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Tag: E3 (1-10 of 89)

'Batman: Arkham Knight' gets June 2015 release date, special editions


Batman: Arkham Knight, the sequel to 2011’s Batman: Arkham City, finally has a firm 2015 release date. While the game may now arrive later than would-be caped crusaders might prefer, the new date should give developer Rocksteady Studios plenty of time to fine-tune their farewell to Gotham.


The 20 most exciting Games at E3 2014, and everything that might be wrong with them


There were no new consoles at E3 this year, no expensive new peripherals. Nothing, at long last, to distract from the videogames. And what games! The 2014 videogame megaconvention found the three major companies adjusting to a new kind of normal: a kinder-gentler Microsoft, a swaggery Sony, a Nintendo that suddenly realized it was time to throw a Hail Mary on the Wii U. Across the board, there was a sense of experimentation. Major developers iterated old franchises in new directions. Smaller developers made bold splashes with highly independent visions.

E3 lives in a vortex of hype. Most people only get to play a few minutes of games that will ultimately last dozens-if-not-hundreds of hours. So, for my list of the twenty best games I played at E3, I’ve attempted to offer a sobering assessment of everything that might be horribly wrong with them when they finally arrive on store shelves. Consider this a skeptically hopeful list of games that could usher in a new creative era in the interactive medium. Pray for No Man’s Sky. READ FULL STORY

The 13 things you need to know about 'No Man's Sky,' the most ambitious (and crazy?) game at E3 2014


Every year, the major videogame companies convene in Los Angeles for E3. They show off big games with familiar names, games that represent untold thousands of man-hours and untold petabytes of graphical power. And every year, there is one videogame that represents the complete opposite of that: A game made by a small team, with a distinctive vision, that isn’t a sequel or a spinoff or a spinoff-sequel to a reboot-prequel.

This year’s High Nerd fixation is No Man’s Sky, a space adventure game produced by English studio Hello Games that will debut on the Playstation 4. But unlike past breakouts like Braid or Limbo or Journey, No Man’s Sky isn’t really something you could easily describe as “retro,” and it certainly isn’t “smaller” than the AAA titles. Far from it: Through a process of procedural generation, the developers of No Man’s Sky promise a basically infinite universe of exploration. READ FULL STORY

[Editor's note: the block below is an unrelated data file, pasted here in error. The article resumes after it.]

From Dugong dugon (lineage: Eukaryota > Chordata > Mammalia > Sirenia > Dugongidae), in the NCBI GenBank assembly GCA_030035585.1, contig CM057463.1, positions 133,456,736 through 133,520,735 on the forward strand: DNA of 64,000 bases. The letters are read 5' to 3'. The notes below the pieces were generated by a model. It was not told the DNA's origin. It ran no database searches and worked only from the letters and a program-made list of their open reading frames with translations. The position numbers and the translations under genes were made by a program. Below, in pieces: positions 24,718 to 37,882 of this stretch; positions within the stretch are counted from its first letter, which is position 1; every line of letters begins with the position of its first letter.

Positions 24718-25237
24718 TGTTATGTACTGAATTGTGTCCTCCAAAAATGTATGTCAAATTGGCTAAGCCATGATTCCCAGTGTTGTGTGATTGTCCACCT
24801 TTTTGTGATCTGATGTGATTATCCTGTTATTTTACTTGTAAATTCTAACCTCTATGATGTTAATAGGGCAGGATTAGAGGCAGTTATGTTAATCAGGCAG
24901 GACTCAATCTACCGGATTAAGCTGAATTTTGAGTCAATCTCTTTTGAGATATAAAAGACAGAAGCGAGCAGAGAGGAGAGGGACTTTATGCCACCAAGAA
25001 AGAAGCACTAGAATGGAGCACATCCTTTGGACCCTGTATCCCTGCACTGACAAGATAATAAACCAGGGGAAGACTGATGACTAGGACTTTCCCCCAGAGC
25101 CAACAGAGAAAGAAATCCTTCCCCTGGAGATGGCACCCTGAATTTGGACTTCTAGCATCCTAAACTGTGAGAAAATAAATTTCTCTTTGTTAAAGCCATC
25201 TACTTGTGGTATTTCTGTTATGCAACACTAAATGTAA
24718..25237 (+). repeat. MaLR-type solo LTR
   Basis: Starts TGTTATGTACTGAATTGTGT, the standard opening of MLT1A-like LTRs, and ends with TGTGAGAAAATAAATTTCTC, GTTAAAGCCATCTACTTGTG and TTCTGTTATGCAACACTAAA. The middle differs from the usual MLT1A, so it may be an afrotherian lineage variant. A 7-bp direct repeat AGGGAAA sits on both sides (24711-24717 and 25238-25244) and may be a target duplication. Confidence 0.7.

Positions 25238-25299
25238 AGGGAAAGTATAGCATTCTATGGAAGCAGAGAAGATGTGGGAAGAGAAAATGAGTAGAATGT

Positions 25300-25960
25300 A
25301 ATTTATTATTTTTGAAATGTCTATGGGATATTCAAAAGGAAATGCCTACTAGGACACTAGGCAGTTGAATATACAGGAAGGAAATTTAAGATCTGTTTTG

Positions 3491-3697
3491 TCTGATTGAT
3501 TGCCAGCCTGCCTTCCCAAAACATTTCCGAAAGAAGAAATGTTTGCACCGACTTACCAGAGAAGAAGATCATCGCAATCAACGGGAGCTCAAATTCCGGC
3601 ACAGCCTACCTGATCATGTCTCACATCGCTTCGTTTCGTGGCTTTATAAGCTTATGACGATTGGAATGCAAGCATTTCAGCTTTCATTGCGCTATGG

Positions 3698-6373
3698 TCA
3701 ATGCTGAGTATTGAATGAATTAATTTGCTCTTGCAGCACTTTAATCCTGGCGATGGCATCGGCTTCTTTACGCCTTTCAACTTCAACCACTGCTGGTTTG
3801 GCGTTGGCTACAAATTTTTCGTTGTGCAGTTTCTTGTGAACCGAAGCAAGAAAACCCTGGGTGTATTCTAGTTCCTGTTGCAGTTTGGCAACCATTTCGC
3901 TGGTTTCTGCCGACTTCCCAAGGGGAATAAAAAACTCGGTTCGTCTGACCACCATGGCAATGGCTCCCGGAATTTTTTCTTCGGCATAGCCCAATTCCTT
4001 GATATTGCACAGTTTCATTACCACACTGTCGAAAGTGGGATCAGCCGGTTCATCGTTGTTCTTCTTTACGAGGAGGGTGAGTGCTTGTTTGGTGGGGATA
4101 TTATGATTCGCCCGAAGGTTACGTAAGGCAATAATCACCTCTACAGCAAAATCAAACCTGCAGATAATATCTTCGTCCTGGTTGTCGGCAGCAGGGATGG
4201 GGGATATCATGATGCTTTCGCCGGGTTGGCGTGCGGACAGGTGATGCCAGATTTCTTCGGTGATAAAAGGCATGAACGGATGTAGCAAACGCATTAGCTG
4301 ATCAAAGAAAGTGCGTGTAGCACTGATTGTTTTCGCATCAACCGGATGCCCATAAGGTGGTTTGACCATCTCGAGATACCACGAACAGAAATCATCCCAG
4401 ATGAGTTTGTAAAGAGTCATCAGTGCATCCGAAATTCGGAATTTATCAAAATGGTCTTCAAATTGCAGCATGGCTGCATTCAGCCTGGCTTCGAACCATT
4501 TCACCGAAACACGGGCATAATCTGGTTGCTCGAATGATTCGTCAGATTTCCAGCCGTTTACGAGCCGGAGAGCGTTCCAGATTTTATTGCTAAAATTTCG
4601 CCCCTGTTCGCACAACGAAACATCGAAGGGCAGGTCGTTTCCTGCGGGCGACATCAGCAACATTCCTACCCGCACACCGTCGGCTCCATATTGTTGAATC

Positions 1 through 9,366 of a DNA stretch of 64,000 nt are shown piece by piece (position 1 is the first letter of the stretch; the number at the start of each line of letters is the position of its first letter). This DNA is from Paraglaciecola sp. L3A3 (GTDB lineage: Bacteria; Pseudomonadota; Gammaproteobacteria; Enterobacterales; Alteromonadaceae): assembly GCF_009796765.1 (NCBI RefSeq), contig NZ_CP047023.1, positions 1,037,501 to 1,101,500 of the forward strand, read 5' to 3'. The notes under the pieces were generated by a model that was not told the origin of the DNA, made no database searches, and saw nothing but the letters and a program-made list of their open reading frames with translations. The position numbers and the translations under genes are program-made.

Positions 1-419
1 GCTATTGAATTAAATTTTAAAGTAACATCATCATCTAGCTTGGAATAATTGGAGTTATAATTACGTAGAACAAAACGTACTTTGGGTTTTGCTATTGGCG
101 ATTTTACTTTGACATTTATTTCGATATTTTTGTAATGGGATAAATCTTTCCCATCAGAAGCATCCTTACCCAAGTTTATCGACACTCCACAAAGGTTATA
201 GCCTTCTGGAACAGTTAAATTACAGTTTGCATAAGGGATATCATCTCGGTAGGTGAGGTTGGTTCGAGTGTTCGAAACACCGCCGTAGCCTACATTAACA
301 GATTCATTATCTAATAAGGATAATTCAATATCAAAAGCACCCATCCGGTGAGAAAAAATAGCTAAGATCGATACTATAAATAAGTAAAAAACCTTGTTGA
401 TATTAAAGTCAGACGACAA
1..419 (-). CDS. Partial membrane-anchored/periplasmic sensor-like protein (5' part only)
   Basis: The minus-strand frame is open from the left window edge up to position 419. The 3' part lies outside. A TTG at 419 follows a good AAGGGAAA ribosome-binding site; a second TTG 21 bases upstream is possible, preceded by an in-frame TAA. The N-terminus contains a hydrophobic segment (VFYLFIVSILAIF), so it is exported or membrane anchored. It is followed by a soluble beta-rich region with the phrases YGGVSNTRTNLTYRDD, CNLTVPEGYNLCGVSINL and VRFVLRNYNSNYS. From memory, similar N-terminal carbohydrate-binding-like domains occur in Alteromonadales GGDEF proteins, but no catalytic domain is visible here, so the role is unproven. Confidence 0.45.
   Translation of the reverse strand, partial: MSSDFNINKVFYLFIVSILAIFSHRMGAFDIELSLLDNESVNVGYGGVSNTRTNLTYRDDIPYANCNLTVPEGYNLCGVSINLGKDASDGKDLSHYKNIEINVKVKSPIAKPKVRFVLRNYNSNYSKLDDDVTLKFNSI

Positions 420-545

So now Pac-Man is in 'Super Smash Brothers,' too


Reconfirming its status as the Expendables of videogames, Super Smash Brothers has added another iconic, golden-age video game character to its ranks: Pac-Man, enemy of ghosts and big yellow symbol of all-encompassing consumption. Pac-Man isn’t a Nintendo character, of course, and his history actually predates the first appearance of Super Mario by a year. But Nintendo trumpeted the character’s involvement during its announcement at E3, promising a Pac-Man-specific stage.

The character will appear in both the upcoming 3DS and Wii U versions of the title. Here’s the announcement trailer: READ FULL STORY

Donald Glover and Danny Pudi talk 'Community,' video games, and a 'Community' video game

On Tuesday, Donald Glover and Danny Pudi were hanging out inside of the Ubisoft Booth at video game mega-convention E3. EW asked them questions about video games — and also inquired about the current status of a certain canceled NBC sitcom.

This is what happened. READ FULL STORY

Nintendo legend Shigeru Miyamoto believes in the Wii U

Nintendo showed up to play this year. One day after the Microsoft and Sony press conferences — whose vibes chastened and triumphant, respectively — Nintendo kicked off the first official day of E3 by announcing a slew of titles starring their most iconic characters: A new Kirby, a new Yoshi, a freaking Toad game, an open-world Legend of Zelda, and the impending return of the Star Fox franchise to the Wii U. The latter is a project under the personal supervision of Shigeru Miyamoto, the designer who helped to turn Nintendo into Nintendo.

Miyamoto was also onsight showing off a pair of early-stage game-things, currently codenamed Project Giant Robot and Project Guard. Both Projects put significant focus on the unique properties of the Wii U Gamepad. The former lets you build your own giant automaton and fight other skyscraper-sized mechs in a kaiju-style brawl: You control your robot partially with motion control, and can “look” out of the robot’s visor via the screen on the Gamepad. Meanwhile, Project Guard forces you to shift between twelve different camera turrets in order to defend your base from attacking robots. READ FULL STORY

Xbox E3 2014: Microsoft is very happy you told them to stop doing everything they were doing


The corporate realities of the videogame industry operate on massive, mega, epochal levels. Release dates are planned out years in advance. New brands are built carefully over the course of years, with the implicit promise that they could run for decades. You could think of the major videogame companies as giants, skyscraper-size creatures who move at their own pace. Or you could think of them as creatures out of an HP Lovecraft story, unthinkable many-headed monstrosities who live in cross-dimensional space dreaming up new nightmares. Either way, it’s hard to imagine that the events of a single day can change everything.